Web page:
Is the 2023 Giro d’Italia Cursed?

By Siegfried Mortkowitz

There may have been more disastrous Grand Tour weeks than the first week of the 2023 Giro d’Italia, but I cannot recall one. It was surely a fitting climax to the week’s series of calamities when race leader Remco Evenepoel (Soudal–Quick-Step) announced on Sunday, shortly after retaking the maglia rosa, that he had tested positive for Covid and would no longer participate in the race.

A sensitive reader of tea leaves and portents may have already suspected that the Giro was under the curse of a malocchio, or evil eye, long before the Dutch rider told reporters that he had been suffering from a stuffy nose ahead of the stage 9 time trial, and added: “Let’s touch wood that it’s not a virus. I don’t want to say the [name of the] virus, that would not be good luck. We will see.”

But the Giro’s bad run of fortune began before the race even kicked off when on the eve of the stage 1 ITT, Jumbo-Visma’s Jan Tratnik and Rudy Molard (Groupama-FDJ) were in accidents while training. Molard was able to start the race but Tratnik was not. And that was just the beginning for Jumbo-Visma. The team then announced that two of its riders, Tobias Foss and Robert Gesink, had tested positive for Covid and would be replaced by Jos van Emden and Rohan Dennis. Two days later, the Dutch team had to replace one of its replacements, van Emden who had also come down with Covid. Giulio Ciccone (Trek-Segafredo) and Gino Mäder (Bahrain Victorious) also tested positive and so were also unable to line up for stage 1.

More bad luck was to come, starting with stage 1. Following the ITT, race organizers put Brandon McNulty (UAE Team Emirates) in the blue King of the Mountains jersey because he had recorded the fastest time on the stage’s only climb, a modest ascent of 2.8 km. He had been timed at 3 min 51 sec, or 12 seconds faster than anyone else. Suspicions were quickly raised in the media, forcing organizers to have another look. And, sure enough, there had been a timing error and organizers took the blue jersey off McNulty’s shoulders and gave it to Tao Geoghegan Hart (Ineos Grenadiers) before the start of stage 2.

A close look at the results sheet would have revealed the error. “To begin with, the official results have McNulty down in 103rd place for the opening 9.8-km segment, some 1:17 down on Evenepoel’s top time there. To reach the finish line just 47 seconds down, that would mean pulling half a minute back on the second half of the course, a preposterous idea given how the Belgian smashed all opposition.”

More misfortune followed, much of it not the fault of the organizers – because what could they have done about the weather? Rainfall affected many of the first week’s nine stages, but none as much as stage 5, which was run in a lashing downpour and plagued by numerous crashes. Evenepoel hit the asphalt twice, the first time when a small dog crossed the road and caused his teammate Davide Ballerini to brake suddenly and skid, which led to a ripple effect that also brought down Evenepoel. The 23-year-old Dutchman then hit the ground again near the finish, when he collided with another rider. In the chaotic sprint that followed, Mark Cavendish (Astana-Qazaqstan) crashed heavily when Alberto Dainese (Team DSM) cut in front of him. But the plucky Cavendish managed to hold on to the handlebars as he slid across the finish line, and finished fourth.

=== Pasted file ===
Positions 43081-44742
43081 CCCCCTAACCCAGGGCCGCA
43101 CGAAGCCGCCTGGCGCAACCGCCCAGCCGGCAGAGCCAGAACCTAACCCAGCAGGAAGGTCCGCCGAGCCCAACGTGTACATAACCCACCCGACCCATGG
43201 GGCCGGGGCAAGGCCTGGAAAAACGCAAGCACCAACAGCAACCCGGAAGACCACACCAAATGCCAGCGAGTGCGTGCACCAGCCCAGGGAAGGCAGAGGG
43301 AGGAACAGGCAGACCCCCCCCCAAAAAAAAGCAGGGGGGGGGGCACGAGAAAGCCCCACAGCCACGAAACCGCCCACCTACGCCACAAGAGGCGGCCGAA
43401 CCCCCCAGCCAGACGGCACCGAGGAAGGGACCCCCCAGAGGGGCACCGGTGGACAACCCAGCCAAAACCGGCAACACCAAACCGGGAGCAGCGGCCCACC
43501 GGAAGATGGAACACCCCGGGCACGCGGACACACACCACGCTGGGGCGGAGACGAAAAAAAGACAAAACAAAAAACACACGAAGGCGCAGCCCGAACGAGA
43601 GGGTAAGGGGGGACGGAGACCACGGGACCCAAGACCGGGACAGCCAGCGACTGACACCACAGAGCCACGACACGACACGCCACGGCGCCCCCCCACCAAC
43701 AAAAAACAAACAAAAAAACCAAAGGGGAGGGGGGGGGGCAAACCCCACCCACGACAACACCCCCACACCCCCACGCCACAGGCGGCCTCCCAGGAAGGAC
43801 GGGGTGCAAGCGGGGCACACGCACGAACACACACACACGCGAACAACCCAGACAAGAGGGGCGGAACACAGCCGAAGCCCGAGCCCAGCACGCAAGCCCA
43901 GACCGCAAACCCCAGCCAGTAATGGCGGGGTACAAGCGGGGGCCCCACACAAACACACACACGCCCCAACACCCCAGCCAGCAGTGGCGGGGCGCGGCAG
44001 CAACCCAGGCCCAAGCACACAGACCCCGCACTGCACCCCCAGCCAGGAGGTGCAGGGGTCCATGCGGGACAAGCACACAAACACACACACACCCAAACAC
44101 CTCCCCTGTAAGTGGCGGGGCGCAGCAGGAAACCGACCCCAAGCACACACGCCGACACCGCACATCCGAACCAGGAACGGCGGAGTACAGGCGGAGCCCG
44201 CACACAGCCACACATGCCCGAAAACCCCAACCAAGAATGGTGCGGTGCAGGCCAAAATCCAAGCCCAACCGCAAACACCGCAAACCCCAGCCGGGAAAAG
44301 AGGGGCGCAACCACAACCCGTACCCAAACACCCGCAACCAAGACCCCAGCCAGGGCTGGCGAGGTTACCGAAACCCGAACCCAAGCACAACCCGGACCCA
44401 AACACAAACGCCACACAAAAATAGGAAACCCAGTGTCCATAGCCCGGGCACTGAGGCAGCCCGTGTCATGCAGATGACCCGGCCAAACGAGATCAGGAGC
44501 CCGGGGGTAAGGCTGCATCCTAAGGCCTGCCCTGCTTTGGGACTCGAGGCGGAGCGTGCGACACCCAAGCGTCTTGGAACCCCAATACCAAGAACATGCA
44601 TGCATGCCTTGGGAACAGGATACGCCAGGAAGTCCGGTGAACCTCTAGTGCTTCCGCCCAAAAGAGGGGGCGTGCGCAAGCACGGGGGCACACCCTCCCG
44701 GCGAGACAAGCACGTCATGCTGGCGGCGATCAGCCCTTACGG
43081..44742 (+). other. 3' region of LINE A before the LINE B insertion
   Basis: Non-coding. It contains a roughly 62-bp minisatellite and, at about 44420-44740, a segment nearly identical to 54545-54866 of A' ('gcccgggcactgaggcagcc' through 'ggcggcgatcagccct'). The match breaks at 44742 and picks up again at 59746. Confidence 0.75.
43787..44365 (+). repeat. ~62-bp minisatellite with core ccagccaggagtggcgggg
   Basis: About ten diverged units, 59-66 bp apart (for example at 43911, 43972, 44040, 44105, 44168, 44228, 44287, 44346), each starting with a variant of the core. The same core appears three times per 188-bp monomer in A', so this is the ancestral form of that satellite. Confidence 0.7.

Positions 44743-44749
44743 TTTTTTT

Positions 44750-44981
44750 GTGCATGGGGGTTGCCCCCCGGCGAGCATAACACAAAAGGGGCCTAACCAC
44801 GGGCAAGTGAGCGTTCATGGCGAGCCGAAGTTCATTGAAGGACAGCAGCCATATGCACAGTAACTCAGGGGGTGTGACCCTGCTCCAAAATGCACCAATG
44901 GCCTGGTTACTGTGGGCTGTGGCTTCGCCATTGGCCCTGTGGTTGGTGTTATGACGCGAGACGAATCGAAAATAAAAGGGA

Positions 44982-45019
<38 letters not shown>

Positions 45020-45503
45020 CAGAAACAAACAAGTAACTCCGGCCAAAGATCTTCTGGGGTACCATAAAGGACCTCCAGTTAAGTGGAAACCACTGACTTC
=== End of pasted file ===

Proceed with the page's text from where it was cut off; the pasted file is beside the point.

Covid has continued to decimate the peloton, with a total of nine riders, including those who were unable to start the Giro because of the virus, forced to withdraw. In all, 19 riders (again counting those who withdrew before stage 1) have so far dropped out of the race because of injury or illness, an impressive number when you consider that in last year’s Giro, 27 riders abandoned over the entire three weeks. Given the nature of the coronavirus, we can unfortunately expect more positives and therefore more withdrawals before the race reaches Rome.

But that is out of the hands of the organizers – and it would be churlish to criticize them for not taking more drastic hygienic measures at a time when the WHO announced that Covid was no longer an emergency. But what about that helicopter controversy?

On the morning of Saturday, May 13, cycling’s ruling body the UCI issued a statement condemning the use of helicopters by some teams to return to their hotels following Friday’s stage 7, which had a mountaintop finish in the Gran Sasso. The use of helicopters, the UCI statement read, “constitutes an advantage that goes against the principles of fair play and the regulatory provisions for ensuring equal treatment for transfer of teams to their hotels. In addition, some riders’ use of helicopter transport for this purpose goes against the principle of carbon footprint reduction, as stated in the UCI WorldTour organizer specifications.” The organization added that it would take “necessary measures and sanctions” to make sure that this does not occur again.

It is thought that race organizers offered the helicopter option to all teams willing to pay for it. The others were forced to take crowded cable cars off the mountain with the general public, which involved waits of at least 30 minutes. And that was then followed by a two-hour bus ride to the hotel. No wonder that several teams, including Soudal–Quick-Step, availed themselves of a whirlybird. A photo shows a grinning Evenepoel on a helicopter surrounded by teammates and, presumably, a pilot. Is that where he contracted Covid? That would be just too ironic.

Let’s hope that all the bad luck has run its course and that the rest of the Giro will be sunny and free of crashes, Covid and illicit air journeys. But don’t bet on it.